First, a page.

The outcome is as predictable as you might guess, though with a slight twist of melancholy to remind you that Spielberg doesn’t love “just-so” stories unless they contain a little heartbreak. Sam ends up successfully freeing Evelyn from her fiancé and getting her to the future, but only at the cost of trapping himself in the past. Never fear, though: Not only does a quick trip to 2034 let him know Evelyn makes it out of her predicament, but he leaves letters for 2019 Jack and Evelyn to find after he’s gone, assuring them he’s found the peace in 1919 he could never find in the present. (“I came from a place with too many choices, and you had none,” Sam helpfully informs Evelyn, wrapping an awfully reductive bow around this whole cheesy narrative.)
Given the entire story feels like it came out of a time capsule from 1987, it shouldn’t be surprising that the execution is as outdated as the material. Jessica Sharzer’s script is twee and pat, with characters that feel more like old Disney cartoons than flesh-and-blood people. (A bit disappointing, coming from someone who’s written such juicily over-the-top material as American Horror Story and 2018's A Simple Favor.) Pedretti and O’Brien are solid, doing their best with underwritten roles, but their characters’ stories play out with all the excitement and passion of an after-school special about the importance of following your dreams.
Even the brief interludes during Sam and Evelyn’s mission feel like perfunctory rest stops en route to the conclusion. A visit to a speakeasy is meant to show that Evelyn has real talent as a singer, but it just feels rushed; minutes after learning it exists, she’s onstage soloing so that Sam can encourage her to go 100 years into the future and pursue a career in music. And when Sam first arrives back in the future by himself (a snafu with Evelyn’s possessive husband-to-be), his brother understandably doesn’t believe his tale of time-traveling romance. Yet any tension director Chris Long attempts to generate in Sam’s efforts to return to the past and save Evelyn (yes, it’s a “heroic man saves woman not strong enough to save herself” story, another way it feels a bit outdated) end up a wash, with the audience looking at its watch as often as Sam does.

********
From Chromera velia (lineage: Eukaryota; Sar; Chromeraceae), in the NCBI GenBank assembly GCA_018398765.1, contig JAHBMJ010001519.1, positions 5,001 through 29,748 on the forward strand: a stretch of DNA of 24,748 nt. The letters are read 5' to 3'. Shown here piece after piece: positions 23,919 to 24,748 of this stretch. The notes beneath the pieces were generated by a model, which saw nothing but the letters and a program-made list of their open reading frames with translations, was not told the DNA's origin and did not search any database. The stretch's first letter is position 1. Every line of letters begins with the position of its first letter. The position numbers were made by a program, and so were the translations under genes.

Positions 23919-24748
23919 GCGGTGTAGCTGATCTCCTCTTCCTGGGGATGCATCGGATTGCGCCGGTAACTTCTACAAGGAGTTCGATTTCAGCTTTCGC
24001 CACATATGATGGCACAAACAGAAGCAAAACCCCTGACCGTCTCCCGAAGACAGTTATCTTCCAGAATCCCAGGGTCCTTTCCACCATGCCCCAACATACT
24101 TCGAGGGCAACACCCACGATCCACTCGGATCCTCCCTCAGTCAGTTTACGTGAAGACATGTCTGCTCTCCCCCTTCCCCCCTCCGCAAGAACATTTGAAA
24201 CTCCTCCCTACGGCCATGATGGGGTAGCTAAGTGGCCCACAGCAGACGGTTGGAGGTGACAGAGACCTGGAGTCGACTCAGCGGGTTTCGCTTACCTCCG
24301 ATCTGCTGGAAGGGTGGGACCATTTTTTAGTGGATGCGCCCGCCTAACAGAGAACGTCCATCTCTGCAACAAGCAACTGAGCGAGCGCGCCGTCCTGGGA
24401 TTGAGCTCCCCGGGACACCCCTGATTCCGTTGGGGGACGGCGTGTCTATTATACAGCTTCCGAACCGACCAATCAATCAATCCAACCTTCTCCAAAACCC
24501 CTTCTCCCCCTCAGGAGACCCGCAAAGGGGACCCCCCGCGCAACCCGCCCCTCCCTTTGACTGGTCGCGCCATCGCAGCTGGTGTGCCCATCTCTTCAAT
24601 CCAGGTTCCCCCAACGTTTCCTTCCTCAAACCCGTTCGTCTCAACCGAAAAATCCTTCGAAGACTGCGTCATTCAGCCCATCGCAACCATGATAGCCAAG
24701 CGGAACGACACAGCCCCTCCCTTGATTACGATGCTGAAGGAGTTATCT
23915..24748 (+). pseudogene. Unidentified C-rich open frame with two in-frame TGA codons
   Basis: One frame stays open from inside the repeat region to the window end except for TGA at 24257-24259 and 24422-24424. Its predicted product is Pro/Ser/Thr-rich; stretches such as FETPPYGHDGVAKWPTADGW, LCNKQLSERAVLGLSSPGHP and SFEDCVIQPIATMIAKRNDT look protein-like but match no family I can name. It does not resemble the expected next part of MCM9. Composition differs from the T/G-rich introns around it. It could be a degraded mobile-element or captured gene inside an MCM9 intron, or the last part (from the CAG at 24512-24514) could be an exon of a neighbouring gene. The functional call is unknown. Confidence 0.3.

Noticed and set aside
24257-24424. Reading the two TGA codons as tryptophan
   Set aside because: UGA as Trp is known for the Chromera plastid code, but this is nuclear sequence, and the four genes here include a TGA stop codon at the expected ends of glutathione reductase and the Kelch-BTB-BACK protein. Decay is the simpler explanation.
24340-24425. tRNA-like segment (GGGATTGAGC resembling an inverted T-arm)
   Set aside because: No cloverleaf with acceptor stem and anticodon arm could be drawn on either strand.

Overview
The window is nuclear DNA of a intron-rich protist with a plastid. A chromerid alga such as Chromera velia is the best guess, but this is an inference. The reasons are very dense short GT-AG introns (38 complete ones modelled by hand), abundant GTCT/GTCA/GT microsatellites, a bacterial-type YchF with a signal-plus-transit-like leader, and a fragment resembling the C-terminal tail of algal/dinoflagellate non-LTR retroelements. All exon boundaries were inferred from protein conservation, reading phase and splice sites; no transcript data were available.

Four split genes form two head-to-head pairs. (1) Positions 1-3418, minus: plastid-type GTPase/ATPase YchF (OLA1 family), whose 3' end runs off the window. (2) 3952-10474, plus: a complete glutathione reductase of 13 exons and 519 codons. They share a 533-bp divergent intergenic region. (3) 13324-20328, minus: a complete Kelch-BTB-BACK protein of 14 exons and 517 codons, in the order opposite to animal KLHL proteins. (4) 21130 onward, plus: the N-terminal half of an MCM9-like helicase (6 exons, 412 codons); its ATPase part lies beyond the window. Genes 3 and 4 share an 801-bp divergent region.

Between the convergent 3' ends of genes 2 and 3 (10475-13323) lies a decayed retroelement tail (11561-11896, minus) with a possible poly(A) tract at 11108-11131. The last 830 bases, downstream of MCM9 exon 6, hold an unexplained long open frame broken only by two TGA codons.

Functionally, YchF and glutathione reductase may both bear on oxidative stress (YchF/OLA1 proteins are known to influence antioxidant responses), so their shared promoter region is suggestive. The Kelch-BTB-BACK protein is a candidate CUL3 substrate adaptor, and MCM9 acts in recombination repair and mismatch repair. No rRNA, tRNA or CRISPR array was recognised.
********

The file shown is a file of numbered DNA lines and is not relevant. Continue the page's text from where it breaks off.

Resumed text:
Should “The Cellar” be the template for Amazing Stories to follow, it’ll have to work much harder to earn back the adjective in its title. Familiar Hokum would be more accurate, but again, this is just one of the five episodes the series is launching with. The upside of any anthology series is the possibility that the next installment can completely turn things around with a brand-new tale. Still, if this is the show’s best foot forward, it doesn’t imply much optimism. The kinds of fables that amazed us in the mid-80s—especially on TV—are no longer quite so amazing.
- I assume the poster trumpeting 2034 Evelyn’s performance at Le Poisson Bleu is the alternate-reality version of Le Poisson Rouge on Manhattan’s Lower East Side.
- Even the opening credits, which retain the original theme but add a fancy new graphics sequence to it, look carbon-dated.
- Some great Fig Newtons product placement with Sam discovering the old tin.
- Sam and Evelyn truly stumble upon the most progressive speakeasy existing in rural small-town 1919 America.
- I like that they couldn’t just have the storm be a derecho—no, it’s officially a “super-derecho.”